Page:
9 They are not innate in respect to their particular content, although, as we shall see, there are innate cognitive powers or potentialities which must be informed and developed by habits acquired through experience. In other words, what is innate is a structure or natural disposition to take habits and, in conscious beings, to control those taken. Cf. 5.504.

10 See Part I of this book for a discussion of theoretical and practical science. Peirce was forever pointing out the advisability of following instinct and traditional mores in practical issues of moral conduct. He thought of reasoning—theoretical reasoning—as very unreliable in these matters and instinct as practically infallible. And he thought that there was theoretical evidence for this position. His thoughts come through in a striking way in the ironic and satirical papers “Detached Ideas on Vitally Important Topics.” He told his Harvard audience that if by vitally important topics they understood matters of everyday moral decisions, how to succeed in business, or practical matters in general, they would be better off not to get involved in logic and philosophy. They just had to follow common sense and the accumulated wisdom of the ages. But these “vitally important topics” are not for Peirce so “vitally important.” The most important, because specifically human, enterprise is the search for truth. And this can only be accomplished by reasoning and by engaging in theoretical investigation. To be sure, progress is halting and conclusions are fallible, but success is assured if men as a community persevere. Being a part of the community of researchers is what sets man off from the beast and what makes life worth living. That is why in another essay he could say that we are fortunate not to be tied to the infallible instincts of the animal kingdom. (See 2.178.)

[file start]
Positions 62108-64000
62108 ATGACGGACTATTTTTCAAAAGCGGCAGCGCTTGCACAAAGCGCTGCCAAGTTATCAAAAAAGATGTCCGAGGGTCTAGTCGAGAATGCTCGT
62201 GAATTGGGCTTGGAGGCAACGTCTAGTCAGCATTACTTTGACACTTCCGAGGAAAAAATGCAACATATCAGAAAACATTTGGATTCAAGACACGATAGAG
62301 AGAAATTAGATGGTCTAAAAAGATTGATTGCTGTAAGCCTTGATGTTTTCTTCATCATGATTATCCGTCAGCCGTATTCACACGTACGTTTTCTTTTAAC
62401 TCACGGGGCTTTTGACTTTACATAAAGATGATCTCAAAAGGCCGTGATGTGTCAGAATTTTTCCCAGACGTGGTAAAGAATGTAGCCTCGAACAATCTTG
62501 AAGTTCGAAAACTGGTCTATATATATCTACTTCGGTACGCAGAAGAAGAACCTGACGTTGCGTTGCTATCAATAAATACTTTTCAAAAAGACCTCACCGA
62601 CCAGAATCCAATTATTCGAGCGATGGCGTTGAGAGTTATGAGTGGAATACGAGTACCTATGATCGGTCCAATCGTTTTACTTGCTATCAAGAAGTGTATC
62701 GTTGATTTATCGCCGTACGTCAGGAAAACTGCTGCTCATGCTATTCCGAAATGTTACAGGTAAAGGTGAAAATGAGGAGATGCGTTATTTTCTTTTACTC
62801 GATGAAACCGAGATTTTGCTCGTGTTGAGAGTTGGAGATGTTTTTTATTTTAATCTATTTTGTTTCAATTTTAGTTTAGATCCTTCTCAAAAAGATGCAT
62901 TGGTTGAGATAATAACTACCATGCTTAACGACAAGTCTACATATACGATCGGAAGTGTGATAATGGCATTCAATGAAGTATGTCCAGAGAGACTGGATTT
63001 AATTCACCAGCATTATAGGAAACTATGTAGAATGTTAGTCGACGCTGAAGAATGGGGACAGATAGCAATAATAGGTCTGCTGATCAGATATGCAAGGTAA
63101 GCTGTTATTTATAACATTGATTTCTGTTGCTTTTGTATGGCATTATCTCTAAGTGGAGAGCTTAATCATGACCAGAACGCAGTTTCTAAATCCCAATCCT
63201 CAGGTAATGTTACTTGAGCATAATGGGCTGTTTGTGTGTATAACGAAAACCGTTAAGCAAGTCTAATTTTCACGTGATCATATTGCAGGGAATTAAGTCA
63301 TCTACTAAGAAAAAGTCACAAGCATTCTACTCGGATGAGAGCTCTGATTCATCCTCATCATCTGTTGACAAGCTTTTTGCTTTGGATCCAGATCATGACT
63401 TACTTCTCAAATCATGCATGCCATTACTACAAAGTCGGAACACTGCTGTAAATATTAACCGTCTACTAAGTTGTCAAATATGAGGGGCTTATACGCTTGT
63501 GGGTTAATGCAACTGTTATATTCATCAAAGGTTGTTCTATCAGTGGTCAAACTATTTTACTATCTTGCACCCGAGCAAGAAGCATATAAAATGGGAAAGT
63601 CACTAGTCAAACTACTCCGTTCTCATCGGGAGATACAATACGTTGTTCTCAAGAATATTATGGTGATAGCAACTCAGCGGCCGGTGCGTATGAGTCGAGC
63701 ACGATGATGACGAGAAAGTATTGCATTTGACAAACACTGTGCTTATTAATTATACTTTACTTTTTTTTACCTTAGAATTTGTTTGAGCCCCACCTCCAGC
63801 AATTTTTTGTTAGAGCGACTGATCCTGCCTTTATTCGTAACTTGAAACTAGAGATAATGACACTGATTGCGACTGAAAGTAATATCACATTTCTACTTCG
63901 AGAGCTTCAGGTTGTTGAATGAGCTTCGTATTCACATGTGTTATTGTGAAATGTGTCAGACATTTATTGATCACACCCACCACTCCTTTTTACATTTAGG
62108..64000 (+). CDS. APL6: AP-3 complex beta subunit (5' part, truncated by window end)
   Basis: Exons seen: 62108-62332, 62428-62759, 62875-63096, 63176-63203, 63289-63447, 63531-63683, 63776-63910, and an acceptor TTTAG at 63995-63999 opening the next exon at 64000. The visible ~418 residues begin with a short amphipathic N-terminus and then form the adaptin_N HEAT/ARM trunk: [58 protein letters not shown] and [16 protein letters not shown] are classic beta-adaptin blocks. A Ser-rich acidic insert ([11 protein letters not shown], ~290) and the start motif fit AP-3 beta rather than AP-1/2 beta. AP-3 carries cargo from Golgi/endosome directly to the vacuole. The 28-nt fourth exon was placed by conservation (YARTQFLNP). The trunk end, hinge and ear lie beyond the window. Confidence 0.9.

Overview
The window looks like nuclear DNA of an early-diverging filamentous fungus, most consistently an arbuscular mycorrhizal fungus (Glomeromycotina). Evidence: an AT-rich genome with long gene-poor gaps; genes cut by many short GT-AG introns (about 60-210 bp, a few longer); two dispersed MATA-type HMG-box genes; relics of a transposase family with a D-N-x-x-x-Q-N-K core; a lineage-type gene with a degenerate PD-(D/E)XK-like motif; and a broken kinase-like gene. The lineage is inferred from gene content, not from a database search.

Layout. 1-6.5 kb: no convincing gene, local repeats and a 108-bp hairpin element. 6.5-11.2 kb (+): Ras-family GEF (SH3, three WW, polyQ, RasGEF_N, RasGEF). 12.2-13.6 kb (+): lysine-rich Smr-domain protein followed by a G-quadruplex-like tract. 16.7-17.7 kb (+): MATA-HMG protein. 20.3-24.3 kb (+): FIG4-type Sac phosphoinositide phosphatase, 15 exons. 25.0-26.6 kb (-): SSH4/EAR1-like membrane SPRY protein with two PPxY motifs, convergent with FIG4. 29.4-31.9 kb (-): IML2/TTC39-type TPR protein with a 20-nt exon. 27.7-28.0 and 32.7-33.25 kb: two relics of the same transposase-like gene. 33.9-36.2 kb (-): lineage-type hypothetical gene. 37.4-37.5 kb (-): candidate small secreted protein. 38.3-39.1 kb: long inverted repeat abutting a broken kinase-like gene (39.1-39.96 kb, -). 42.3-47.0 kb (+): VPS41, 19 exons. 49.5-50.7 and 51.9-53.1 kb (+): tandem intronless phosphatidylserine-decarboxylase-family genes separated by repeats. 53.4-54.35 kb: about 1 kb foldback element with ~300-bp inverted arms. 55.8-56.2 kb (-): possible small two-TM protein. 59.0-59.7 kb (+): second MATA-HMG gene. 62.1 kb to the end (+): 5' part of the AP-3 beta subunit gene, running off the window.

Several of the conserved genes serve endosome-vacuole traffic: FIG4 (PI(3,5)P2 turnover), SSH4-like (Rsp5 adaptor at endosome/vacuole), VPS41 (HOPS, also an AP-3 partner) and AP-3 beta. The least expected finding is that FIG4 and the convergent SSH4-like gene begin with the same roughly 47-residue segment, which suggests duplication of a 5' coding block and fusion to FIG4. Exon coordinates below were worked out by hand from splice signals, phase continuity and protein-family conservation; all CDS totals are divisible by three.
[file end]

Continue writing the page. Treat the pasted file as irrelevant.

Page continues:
11 Is Peirce here groping toward a notion of “substance,” a principle of unity for the “habits”? See Boler, op. cit., pp. 160–165, for a criticism of Peirce for holding a realism without substance.